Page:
(WMC-TV) - As the 14-story Sears Tower in Crosstown remains a vacant giant, Memphis residents anxiously wait for a revival —especially after the Church Health Center's pledge to move into the iconic building.
The group looking to redevelop the vacant Sears Tower gained support earlier this year from the Mayor's office and Memphis Housing and Community Development Director Robert Lipscomb to help find the $15 million dollars needed to fund part of the Crosstown Development Project.
Several organizations—including the Church Health Center, ALSAC St. Jude, and Methodist hospital—committed to moving into the space and raising the capital to refurbish the building.
Of the $175 million needed for the Sears Crosstown Project, $160 million of the funds is in the bag. Lipscomb must find that $15 million in public funds to pay for necessary infrastructure improvements despite some council members say the Sears Tower project is not in the budget. The Land Use Board approved the developer's zoning request in October, according to the Memphis Flyer.
Meanwhile, a variety of businesses fill a handful of other Sears buildings across the nation.
The Sears, Roebuck & Company Retail and Catalog constructed and operated ten properties like the building in the Crosstown neighborhood around the country between 1910 and 1930, according to the Crosstown Development Project's website.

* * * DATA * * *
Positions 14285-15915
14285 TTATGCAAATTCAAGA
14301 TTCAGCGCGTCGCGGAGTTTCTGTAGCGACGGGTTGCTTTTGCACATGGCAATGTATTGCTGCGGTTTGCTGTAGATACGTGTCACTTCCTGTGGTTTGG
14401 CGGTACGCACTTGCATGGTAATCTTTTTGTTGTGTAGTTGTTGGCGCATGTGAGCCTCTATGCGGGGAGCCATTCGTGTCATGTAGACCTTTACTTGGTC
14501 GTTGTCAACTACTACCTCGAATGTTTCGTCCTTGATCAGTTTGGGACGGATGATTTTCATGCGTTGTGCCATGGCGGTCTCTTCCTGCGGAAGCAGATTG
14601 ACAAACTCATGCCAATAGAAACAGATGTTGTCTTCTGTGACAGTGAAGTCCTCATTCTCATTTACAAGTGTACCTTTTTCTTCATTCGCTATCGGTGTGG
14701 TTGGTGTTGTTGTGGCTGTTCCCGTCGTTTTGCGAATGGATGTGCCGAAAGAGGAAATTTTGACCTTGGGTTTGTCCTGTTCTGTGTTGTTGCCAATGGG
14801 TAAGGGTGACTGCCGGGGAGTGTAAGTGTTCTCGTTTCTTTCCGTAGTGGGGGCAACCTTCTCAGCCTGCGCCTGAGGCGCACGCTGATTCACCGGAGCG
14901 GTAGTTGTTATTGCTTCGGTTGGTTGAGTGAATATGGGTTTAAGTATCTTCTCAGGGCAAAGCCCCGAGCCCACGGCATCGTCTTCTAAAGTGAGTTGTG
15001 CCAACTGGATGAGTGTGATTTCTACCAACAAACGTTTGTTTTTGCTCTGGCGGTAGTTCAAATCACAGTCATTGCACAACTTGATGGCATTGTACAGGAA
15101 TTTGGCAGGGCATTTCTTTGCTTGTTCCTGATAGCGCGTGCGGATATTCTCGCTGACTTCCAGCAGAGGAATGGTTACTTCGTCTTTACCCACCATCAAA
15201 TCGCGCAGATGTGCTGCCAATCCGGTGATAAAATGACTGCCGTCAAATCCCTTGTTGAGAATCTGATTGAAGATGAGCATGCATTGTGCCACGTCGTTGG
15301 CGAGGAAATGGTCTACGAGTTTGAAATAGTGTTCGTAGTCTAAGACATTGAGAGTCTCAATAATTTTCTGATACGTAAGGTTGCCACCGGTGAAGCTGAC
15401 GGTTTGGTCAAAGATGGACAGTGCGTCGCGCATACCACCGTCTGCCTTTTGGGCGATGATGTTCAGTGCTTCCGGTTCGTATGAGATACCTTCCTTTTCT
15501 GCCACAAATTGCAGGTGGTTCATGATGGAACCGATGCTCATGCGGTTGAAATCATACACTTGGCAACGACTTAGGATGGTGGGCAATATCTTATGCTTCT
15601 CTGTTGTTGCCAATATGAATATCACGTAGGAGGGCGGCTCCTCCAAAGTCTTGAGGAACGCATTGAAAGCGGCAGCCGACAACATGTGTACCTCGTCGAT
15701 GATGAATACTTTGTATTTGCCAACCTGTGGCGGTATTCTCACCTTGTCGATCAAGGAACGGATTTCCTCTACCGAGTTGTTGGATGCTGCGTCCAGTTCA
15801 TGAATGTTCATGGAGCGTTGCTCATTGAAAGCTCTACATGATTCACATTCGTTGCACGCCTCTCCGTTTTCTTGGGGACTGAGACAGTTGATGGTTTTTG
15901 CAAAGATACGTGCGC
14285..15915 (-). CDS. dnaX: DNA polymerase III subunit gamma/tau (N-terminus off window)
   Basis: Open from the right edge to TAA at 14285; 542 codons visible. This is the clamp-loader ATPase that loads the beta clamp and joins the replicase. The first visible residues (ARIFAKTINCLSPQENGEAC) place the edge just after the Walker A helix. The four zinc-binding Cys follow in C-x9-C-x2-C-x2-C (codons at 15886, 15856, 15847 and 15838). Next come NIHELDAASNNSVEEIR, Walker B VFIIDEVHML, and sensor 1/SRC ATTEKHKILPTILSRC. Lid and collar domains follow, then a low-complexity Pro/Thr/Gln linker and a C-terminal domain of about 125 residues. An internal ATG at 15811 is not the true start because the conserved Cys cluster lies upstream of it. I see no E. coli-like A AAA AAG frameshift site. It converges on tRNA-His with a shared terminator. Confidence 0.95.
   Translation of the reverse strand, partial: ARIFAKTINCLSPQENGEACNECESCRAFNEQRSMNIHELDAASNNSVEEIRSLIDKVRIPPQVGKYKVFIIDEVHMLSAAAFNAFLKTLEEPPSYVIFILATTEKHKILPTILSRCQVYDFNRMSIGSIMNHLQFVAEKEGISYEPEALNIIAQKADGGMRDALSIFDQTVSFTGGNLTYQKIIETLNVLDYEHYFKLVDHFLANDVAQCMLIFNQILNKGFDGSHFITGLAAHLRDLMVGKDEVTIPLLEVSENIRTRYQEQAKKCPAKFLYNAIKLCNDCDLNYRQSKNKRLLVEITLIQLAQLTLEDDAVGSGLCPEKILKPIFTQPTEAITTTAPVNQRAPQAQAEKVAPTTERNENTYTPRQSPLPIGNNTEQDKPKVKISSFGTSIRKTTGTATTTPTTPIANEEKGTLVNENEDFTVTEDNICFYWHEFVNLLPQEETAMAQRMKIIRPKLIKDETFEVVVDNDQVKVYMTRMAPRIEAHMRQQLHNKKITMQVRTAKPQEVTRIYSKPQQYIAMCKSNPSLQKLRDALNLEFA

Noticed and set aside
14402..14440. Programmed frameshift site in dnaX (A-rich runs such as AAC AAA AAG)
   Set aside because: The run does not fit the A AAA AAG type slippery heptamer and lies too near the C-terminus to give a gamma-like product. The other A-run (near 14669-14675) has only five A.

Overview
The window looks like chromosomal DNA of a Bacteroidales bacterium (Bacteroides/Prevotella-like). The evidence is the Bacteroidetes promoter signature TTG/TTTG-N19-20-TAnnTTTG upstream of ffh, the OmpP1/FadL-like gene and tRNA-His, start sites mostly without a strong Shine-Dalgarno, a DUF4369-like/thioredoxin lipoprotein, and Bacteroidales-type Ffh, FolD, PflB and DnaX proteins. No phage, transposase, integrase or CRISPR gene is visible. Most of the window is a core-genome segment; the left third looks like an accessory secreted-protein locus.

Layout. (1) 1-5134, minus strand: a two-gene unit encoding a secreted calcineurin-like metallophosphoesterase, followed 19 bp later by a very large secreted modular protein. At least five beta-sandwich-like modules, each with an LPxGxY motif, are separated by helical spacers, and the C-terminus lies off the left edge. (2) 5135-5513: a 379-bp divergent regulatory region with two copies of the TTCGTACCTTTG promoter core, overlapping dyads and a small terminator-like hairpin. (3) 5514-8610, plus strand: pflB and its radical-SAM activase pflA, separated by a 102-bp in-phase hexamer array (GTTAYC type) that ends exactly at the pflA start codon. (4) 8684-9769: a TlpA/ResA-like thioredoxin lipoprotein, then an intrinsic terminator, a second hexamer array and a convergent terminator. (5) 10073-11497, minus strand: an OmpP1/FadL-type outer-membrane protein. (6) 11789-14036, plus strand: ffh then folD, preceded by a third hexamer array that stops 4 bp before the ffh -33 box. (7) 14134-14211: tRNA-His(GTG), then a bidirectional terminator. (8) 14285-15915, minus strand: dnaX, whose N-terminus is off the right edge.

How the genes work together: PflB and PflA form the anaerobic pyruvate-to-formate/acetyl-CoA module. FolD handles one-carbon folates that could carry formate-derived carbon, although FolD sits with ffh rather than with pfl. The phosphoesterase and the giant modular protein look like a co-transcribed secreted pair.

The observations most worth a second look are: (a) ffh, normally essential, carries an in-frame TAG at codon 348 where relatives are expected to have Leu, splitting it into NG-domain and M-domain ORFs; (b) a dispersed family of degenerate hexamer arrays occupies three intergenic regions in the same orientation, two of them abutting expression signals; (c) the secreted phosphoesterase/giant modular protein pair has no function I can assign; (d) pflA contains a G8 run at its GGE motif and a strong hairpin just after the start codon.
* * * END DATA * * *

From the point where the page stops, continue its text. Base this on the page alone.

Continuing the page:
Several of these properties in Minneapolis, Dallas, Atlanta, Seattle, and Boston have been transformed in recent years as a result of public-private partnerships focused on retail, office, and a range of residential uses.
Many of the redeveloped buildings are recognized for their architecture nationwide such as the Minneapolis property, which is now known as The Midtown Market Exchange.
Other properties, like the Seattle location, snagged corporate interest. The former Sears, Roebuck & Company Retail and Catalog Seattle Tower now serves as the Starbucks Headquarters. See photos and more former Sears buildings in this slideshow.
Back in Memphis, the Sears Crosstown Tower was closed permanently in 1993 after ceasing operations for a decade; it has been abandoned for nearly 20 years. When redeveloped, the building would include many elements other refurbished towers possess while integrating health care, education, and arts offerings.
Developers say the 1.5 million square-foot former warehouse, distribution, and retail facility located at the intersection of North Watkins and North Parkway on the V&E Greenline has the potential to create more than 800 new jobs once the project is complete. Also, it will create 1,800 jobs during construction.
The yearly economic impact is estimated at $330 million. Developing partners want to move into the Sears Building by 2016.